Proton BASIC Compiler - Money Laundering

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  • Money Laundering


    The Proceeds of Crime Act 2002 and Money Laundering Regulations 2003 have broadened the definition of money laundering and increased the range of activities covered by the law.
    Our policy on money laundering can found here:


    There have recently been significant changes to the legislation concerning money laundering (the Proceeds of Crime Act 2002 and the Money Laundering Regulations 2003), which have broadened the definition of money laundering and increased the range of activities caught by the statutory framework. As a result, the new obligations now impact on areas of our business and require us to establish internal procedures to prevent the use of our services for money laundering.


    Potentially any transaction could be caught by the money laundering provisions if we suspect money laundering and either become involved with it in some way and/or do nothing about it. Whilst the risk of us contravening the legislation is low, it is extremely important that we take measures to reduce any risk to its minimum.

    Client Identification

    We will ensure that where we form an ongoing business relationship with a client, or undertake a one-off transaction involving payment by or to a client of 15,000 Euro or more or where a series of linked one-off transactions involving total payment by or to the client(s) of 15,000 Euro or it is known or suspected that a one-off transaction (or a series of them) involves money laundering; then we will request satisfactory evidence of the identity of the prospective client, as soon as practicable after the relationship commences . This applies to existing clients, as well as new ones.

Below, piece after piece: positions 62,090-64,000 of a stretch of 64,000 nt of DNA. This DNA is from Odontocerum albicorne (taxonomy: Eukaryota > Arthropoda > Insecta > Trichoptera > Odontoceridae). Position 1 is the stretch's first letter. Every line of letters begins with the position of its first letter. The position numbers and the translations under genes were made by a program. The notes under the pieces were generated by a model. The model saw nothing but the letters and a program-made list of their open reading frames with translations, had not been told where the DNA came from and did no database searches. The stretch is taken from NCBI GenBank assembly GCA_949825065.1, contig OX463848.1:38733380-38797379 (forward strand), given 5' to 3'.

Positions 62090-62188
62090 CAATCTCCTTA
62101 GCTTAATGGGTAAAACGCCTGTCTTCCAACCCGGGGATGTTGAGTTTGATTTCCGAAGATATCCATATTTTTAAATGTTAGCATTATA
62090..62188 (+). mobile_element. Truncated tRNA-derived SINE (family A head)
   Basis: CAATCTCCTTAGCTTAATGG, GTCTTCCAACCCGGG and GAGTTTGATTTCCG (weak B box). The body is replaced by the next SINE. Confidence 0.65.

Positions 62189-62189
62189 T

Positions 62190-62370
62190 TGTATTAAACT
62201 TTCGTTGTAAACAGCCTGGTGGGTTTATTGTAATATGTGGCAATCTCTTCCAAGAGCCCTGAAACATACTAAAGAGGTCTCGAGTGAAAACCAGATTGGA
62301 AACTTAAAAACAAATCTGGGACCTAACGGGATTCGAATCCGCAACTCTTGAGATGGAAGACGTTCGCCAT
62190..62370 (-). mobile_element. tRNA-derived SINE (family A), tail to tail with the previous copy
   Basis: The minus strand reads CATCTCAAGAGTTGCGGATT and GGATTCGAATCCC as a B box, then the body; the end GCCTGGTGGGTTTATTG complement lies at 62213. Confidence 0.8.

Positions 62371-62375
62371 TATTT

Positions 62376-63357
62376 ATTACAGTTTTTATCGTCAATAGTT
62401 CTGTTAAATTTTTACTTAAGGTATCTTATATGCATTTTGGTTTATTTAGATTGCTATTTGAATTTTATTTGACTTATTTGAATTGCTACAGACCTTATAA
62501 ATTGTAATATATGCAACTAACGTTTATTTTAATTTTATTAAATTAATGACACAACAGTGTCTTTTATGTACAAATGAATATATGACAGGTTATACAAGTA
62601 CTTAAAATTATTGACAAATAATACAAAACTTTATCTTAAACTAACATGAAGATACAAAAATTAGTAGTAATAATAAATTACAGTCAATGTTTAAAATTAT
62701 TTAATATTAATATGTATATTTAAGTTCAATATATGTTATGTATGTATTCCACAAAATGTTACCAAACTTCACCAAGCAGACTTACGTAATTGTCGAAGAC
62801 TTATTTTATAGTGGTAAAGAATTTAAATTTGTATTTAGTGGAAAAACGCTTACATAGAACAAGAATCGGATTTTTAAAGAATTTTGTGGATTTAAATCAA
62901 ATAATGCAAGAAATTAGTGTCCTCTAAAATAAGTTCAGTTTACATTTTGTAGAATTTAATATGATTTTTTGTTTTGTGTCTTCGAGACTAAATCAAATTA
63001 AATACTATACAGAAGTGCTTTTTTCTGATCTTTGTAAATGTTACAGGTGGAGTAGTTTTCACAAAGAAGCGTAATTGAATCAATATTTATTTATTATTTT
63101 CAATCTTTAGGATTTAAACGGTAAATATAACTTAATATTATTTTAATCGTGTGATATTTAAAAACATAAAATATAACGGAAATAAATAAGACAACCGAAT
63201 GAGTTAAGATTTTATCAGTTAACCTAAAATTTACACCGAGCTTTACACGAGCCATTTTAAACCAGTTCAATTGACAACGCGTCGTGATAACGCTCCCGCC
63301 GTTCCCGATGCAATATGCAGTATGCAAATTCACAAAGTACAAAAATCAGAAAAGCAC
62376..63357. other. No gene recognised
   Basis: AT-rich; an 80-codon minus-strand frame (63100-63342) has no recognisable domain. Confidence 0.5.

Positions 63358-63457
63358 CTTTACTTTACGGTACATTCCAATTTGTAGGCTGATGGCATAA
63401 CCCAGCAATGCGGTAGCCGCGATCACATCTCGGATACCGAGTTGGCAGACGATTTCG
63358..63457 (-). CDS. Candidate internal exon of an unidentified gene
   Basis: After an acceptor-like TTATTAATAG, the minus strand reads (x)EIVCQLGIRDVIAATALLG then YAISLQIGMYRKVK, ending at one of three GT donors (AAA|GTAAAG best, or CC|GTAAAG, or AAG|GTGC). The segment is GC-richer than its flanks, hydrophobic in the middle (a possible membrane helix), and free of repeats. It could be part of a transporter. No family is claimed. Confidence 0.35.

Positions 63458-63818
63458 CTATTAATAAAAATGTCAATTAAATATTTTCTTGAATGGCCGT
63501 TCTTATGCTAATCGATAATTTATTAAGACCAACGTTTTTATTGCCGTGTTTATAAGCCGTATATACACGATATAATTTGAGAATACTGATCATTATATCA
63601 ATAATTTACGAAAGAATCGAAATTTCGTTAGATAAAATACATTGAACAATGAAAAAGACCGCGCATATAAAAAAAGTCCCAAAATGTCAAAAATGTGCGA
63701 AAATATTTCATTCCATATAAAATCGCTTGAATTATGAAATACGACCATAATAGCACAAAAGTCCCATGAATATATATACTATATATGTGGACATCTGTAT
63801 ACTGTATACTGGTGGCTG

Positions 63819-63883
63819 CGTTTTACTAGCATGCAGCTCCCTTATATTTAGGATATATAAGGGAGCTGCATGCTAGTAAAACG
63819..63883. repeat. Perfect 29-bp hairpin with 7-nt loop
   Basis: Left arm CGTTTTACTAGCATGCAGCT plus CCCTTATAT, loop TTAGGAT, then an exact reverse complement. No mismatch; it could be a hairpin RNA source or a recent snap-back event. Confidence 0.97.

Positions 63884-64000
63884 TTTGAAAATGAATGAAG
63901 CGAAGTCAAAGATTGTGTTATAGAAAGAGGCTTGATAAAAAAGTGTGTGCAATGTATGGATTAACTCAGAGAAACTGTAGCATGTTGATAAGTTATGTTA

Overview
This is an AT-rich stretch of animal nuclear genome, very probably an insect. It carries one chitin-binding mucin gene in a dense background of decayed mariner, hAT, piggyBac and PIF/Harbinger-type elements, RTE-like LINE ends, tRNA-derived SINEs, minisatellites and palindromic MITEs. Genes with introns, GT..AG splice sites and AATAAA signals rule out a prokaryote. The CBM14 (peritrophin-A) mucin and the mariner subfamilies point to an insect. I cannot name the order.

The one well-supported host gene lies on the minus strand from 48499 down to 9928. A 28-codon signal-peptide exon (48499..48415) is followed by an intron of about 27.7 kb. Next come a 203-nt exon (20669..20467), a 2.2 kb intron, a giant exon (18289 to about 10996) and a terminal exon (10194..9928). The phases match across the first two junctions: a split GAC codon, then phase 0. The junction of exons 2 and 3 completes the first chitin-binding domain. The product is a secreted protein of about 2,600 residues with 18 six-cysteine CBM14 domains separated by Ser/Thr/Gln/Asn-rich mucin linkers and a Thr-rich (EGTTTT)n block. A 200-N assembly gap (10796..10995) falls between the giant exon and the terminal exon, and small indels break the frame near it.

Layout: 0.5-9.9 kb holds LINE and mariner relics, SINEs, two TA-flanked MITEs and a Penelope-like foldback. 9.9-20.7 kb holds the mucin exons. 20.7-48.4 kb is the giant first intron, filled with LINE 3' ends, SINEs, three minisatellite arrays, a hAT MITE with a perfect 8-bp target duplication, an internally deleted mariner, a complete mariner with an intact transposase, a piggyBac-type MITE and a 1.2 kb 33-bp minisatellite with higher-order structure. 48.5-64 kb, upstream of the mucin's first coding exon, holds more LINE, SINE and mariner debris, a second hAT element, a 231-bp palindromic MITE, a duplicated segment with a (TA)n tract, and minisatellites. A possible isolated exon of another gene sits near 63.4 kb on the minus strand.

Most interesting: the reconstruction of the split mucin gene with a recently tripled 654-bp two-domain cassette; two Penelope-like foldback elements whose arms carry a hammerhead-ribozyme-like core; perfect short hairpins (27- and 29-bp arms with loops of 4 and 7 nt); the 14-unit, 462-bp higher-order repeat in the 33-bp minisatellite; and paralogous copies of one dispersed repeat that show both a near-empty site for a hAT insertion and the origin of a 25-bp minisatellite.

In all cases, the identifying evidence may be retained by us for at least five years from the end of the business relationship or transaction(s).

    If satisfactory evidence of identity is not obtained at the outset the business relationship or one off transaction(s) cannot proceed any further.

    If there is an unjustified delay in the evidence of identity being obtained from the client or where the client is deliberately not providing the evidence a disclosure will have to be made to the relevant authorities.